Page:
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Snapshots from the morning session of the Kagan hearings

We've just resumed the Supreme Court confirmation hearings for Elena Kagan. Here are a few thoughts on the morning session.

-Kagan did well under sometimes intense questioning. Particularly intense was her exchange with Sen. Jeff Session (R-Ala.), who was visibly exasperated by what he thought was Kagan's less-than-forthright explanation of her decision to limit on-campus privileges for military recruiters.

-Kagan distanced herself from Justice Thurgood Marshall, for whom she clerked during the 1980s. Under questioning from Sen. John Kyl (R-Ariz.), who was asking her to explain Marshall's approach to judging, Kagan firmly but politely responded: "If you confirm me, you'll be getting Justice Kagan. You won't get Justice Marshall." Later in her exchange with Kyl, she defended her former boss and his life's work fighting racial discrimination.

-Also in response to Kyl, Kagan seemed to distance herself -- as did Sonia Sotomayor -- from President Obama's "empathy" standard. Asked whether a judge's heart should come into play when making decisions, Kagan responded: "At the end of the day, what a judge must do is apply the law. It's law all the way down."

-Kudos to Sen. Dianne Feinstein, Democrat of California, for asking Kagan about some of the conservative national security and executive power positions she staked out as solicitor general. But like so many nominees before her, Kagan essentially dodged -- although in a very polite and unoffending way. But it was a dodge nonetheless. She offered Feinstein a recitation of the Supreme Court precedent that generally governs the court's analysis of executive power. Kagan gave almost exactly the same explanation as did John G. Roberts Jr. during his confirmation hearing nearly five years ago: the president's powers are at their highest when he acts in accordance with congressional enactments; they're at their lowest when he appears to act against an explicit congressional mandate.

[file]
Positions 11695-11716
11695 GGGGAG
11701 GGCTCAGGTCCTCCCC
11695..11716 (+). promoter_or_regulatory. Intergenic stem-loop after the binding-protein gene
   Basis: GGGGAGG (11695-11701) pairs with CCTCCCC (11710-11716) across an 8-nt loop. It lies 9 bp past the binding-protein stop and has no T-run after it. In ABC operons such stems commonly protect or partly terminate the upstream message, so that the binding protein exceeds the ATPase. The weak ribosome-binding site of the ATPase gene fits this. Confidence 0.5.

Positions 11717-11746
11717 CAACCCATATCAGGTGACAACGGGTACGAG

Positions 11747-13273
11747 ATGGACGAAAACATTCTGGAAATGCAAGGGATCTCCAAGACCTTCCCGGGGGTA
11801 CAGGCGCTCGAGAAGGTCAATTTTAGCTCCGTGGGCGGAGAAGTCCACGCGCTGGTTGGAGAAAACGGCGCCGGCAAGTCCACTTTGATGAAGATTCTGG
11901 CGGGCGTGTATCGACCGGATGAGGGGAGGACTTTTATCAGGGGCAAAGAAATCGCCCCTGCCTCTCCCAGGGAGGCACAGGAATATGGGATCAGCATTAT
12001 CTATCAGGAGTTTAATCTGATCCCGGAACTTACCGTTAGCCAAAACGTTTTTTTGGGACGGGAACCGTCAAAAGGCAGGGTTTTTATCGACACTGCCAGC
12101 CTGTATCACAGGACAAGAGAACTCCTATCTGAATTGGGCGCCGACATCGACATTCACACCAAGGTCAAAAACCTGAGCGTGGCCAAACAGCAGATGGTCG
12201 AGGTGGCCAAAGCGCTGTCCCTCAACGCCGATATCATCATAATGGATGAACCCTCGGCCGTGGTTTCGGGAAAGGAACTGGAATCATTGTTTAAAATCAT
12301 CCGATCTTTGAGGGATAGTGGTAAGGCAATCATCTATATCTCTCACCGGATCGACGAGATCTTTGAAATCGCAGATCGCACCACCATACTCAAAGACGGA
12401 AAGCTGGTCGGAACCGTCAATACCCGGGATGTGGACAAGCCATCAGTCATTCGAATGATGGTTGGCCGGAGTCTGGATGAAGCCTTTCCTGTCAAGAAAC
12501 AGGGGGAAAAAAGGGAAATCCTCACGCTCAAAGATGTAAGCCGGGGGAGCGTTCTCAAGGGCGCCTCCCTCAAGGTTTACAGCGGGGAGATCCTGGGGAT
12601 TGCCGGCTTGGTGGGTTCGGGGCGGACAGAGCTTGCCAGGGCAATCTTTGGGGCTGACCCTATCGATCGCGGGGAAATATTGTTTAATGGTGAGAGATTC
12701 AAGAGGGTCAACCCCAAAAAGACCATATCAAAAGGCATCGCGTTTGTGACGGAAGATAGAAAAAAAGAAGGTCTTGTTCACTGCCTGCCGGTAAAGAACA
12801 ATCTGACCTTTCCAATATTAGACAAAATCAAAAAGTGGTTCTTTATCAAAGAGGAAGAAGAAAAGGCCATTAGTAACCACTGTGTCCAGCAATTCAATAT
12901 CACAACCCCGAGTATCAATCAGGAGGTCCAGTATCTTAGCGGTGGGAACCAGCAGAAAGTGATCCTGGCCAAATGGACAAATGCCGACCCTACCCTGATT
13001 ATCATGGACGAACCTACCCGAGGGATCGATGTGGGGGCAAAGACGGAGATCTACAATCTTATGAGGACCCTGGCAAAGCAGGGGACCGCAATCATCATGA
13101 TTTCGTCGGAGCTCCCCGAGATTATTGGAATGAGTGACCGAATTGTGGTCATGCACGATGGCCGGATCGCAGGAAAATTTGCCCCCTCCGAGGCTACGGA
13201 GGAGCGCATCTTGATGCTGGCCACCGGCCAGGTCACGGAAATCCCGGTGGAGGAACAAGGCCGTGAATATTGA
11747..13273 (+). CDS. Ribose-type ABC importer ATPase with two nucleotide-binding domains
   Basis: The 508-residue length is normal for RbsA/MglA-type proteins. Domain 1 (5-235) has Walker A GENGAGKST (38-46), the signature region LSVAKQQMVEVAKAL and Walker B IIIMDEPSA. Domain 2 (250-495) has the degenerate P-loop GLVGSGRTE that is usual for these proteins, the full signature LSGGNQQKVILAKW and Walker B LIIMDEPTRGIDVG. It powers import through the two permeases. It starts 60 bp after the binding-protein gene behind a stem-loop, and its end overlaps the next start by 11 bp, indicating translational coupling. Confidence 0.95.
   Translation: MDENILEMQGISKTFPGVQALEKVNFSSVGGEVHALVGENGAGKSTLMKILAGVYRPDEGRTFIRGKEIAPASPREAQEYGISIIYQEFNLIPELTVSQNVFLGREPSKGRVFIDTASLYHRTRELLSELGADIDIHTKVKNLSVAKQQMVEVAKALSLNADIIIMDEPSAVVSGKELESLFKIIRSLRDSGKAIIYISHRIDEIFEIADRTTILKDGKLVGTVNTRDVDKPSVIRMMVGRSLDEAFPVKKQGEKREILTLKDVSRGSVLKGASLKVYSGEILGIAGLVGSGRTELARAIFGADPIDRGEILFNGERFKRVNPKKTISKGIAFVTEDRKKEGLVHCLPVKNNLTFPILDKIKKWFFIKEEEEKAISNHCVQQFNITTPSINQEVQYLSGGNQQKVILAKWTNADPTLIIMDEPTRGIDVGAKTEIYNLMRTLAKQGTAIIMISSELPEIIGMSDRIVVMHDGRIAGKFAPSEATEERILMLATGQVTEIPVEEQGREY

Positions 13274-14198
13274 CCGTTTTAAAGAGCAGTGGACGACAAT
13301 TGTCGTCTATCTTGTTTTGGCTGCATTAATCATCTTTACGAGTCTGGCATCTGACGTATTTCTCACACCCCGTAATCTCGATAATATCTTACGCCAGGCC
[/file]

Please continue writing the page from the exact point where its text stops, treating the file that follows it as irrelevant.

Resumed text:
So are Kagan and Roberts in sync on this question? Will she move the court to the right, given that she's replacing liberal stalwart John Paul Stevens? It's impossible to tell. After all, the matter of how much power the president may legitimately wield depends on his actions and how clearly Congress has spoken on a particularly matter. Modern conservatives generally give the president -- a Republican one, at least -- more leeway in exercising commander-in-chief powers; Democrats and liberals are more skeptical -- especially of those elected under the GOP banner.

By Eva Rodriguez  | June 29, 2010; 1:58 PM ET
Categories:  Rodriguez  | Tags:  Eva Rodriguez  
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Next: Kagan: She's no Barak


Rodriguez you laughable WaPo hack, Jeff Sessions destroyed the woefully unprepared Elena Kagan. Save your head games for people who are not watching the hearings.

Sotomayor the phony said she was for the Second Amendment and gun rights too. Yesterday she sided against gun rights.

Posted by: screwjob16 | June 29, 2010 3:04 PM | Report abuse

We can only hope that Kagan might be to the right of Stevens. When four of nine justices blatantly vote to judicially abolish the second amendment, as they did yesterday, the liberal left has demonstrated how close they are to abolishing fundamental rights guaranteed by the Constitution.

Posted by: doug7772 | June 29, 2010 3:10 PM | Report abuse

Kagan will be a reliable liberal vote. I doubt she will "tilt the court to the right."